Some people leave a lasting mark on a community and the people around them. Gaspare Scavone, known locally as simply “Jasper,” and his wife Bina were people like that.

The Scavones learned their work ethic during their early years in Sicily. It was there Gaspare learned to work hard at whatever he could find, eventually meeting and marrying his beloved Bina in 1977. Soon after their marriage, the young couple emigrated to the United States where they joined Bina’s family already operating a pizzeria in Kalamazoo. Gaspare and Bina started Scavone’s Pizza on Burdick Street. In 1983, they bought Jaspare’s Pizza in Vicksburg.

Todd Glenn, the present owner of Jaspare’s Pizza in Vicksburg, worked for the Scavone family while in high school. He remembers his time working with them fondly. “Gaspare and Bina were hard-working people. I’ve never heard anyone say a bad word about them.” Glenn remembers Bina bringing the Scavone children to the restaurant after school and described the environment the Scavones created as firm but also nurturing. Glenn is confident the relationships the Scavones built with employees and customers solidified the business’s success.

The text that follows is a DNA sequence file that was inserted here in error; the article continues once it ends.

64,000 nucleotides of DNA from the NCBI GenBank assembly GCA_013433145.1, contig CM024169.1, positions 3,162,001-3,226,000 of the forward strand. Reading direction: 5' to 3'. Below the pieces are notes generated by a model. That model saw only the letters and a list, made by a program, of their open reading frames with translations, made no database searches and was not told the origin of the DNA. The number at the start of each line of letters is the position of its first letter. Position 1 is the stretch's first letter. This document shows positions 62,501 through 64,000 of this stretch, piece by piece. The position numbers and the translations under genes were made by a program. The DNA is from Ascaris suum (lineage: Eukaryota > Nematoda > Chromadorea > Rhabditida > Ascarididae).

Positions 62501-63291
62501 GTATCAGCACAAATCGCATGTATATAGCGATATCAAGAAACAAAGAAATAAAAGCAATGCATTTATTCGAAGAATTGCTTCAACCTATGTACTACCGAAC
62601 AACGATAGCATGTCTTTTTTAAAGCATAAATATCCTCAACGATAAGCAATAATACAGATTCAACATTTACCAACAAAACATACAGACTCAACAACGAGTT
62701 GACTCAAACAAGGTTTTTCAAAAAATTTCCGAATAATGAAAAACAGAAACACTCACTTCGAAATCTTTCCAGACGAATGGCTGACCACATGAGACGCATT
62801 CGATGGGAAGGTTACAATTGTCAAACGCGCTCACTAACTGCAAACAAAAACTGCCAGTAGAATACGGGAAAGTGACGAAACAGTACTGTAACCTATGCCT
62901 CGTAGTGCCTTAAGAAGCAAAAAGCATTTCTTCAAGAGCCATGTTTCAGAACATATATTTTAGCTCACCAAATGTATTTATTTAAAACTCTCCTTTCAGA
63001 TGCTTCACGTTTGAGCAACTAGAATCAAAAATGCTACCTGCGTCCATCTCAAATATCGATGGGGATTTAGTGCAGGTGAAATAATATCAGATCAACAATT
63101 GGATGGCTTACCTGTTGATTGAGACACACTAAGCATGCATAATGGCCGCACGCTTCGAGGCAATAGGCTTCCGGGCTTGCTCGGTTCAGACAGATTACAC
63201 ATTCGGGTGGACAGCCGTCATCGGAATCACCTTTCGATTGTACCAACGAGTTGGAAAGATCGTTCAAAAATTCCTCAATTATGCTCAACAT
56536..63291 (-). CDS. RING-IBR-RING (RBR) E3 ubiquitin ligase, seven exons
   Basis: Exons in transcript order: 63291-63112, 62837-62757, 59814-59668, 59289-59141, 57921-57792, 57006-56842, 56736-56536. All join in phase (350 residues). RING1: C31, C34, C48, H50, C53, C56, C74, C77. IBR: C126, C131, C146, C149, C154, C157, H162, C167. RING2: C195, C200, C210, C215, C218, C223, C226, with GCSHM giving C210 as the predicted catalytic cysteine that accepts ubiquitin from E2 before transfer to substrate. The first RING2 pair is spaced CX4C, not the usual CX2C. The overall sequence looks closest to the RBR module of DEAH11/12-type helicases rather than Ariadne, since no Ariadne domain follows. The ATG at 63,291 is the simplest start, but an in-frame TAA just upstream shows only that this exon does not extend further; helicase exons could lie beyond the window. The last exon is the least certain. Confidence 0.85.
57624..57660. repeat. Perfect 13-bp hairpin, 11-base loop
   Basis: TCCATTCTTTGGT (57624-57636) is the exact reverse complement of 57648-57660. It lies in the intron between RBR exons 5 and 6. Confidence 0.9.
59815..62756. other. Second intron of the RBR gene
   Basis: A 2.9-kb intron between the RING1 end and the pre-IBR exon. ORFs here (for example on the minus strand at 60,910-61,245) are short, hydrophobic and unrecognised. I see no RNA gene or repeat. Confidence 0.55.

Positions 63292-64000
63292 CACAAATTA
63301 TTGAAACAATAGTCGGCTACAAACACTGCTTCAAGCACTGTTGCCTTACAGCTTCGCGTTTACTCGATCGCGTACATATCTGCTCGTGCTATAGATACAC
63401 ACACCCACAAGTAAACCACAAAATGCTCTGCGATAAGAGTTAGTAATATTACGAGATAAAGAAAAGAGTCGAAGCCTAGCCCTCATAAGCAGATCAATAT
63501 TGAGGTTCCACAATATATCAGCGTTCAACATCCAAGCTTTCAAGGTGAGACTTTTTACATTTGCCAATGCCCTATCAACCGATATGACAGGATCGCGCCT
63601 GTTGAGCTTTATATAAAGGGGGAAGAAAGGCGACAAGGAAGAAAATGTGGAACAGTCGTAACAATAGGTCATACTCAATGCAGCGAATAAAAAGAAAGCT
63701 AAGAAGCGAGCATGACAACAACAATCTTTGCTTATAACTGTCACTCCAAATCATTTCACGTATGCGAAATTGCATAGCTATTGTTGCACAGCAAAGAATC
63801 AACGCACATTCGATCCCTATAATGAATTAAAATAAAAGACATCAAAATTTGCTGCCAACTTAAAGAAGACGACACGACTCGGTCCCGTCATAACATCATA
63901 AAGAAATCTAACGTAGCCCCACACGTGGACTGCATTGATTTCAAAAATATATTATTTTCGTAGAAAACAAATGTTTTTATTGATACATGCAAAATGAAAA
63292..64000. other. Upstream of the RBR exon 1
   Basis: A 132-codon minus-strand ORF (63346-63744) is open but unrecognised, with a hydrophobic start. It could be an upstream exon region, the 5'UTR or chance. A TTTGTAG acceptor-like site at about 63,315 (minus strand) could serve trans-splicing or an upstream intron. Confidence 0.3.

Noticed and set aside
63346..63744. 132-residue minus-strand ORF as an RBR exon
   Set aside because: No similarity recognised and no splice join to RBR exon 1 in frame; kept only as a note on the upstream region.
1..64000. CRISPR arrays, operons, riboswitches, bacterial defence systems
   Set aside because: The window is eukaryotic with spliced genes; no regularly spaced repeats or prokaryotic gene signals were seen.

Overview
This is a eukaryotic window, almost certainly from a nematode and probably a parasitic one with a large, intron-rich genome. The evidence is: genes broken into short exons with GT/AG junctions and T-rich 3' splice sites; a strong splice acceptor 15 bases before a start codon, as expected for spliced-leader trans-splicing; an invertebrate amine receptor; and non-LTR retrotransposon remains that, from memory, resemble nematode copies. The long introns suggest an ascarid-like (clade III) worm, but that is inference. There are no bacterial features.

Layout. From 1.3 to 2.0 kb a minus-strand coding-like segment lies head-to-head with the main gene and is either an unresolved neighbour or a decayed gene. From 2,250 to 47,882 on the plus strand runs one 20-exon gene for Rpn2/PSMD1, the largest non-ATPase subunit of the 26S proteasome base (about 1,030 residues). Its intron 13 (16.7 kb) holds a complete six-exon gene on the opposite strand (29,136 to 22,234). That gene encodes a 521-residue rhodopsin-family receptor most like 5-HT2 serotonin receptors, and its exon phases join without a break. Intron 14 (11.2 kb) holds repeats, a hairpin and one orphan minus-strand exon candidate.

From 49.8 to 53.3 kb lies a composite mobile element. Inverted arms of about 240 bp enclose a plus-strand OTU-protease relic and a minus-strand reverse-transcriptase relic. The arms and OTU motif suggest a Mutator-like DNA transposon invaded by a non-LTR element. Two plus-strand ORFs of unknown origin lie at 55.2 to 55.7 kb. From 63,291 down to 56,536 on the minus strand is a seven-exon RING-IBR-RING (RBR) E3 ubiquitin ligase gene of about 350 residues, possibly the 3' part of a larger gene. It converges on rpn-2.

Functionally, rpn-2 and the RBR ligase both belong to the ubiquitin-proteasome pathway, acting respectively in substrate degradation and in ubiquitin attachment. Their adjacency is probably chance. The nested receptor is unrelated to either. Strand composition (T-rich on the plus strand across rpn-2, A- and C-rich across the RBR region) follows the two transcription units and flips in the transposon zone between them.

Gaspare continually offered guidance to his teenage employees, saying things like “Go to school. Study hard.” According to Glenn, the training and support employees received in the local restaurant led to a “funnel” of successful businesses and pizzerias in the Portage and Kalamazoo area. Many of these restaurant owners had worked in their youth for the Scavones.

Bina died in 2004, and not long after, Gaspare sold the business. He traveled extensively, met and married Alla Aleksa, and returned to the area. And until recently, Gaspare was still a familiar face in the restaurant, often coming into work and visiting with Glenn and the employees. After a difficult illness, Gaspare died in mid-September. Glenn and his employees still can’t believe he’s gone.

The Scavone’s life together is a love story of commitment to their children, extended family and community. It’s also an inspiring story of possibilities: of building a successful business, of mentoring employees, and of encouraging future business owners.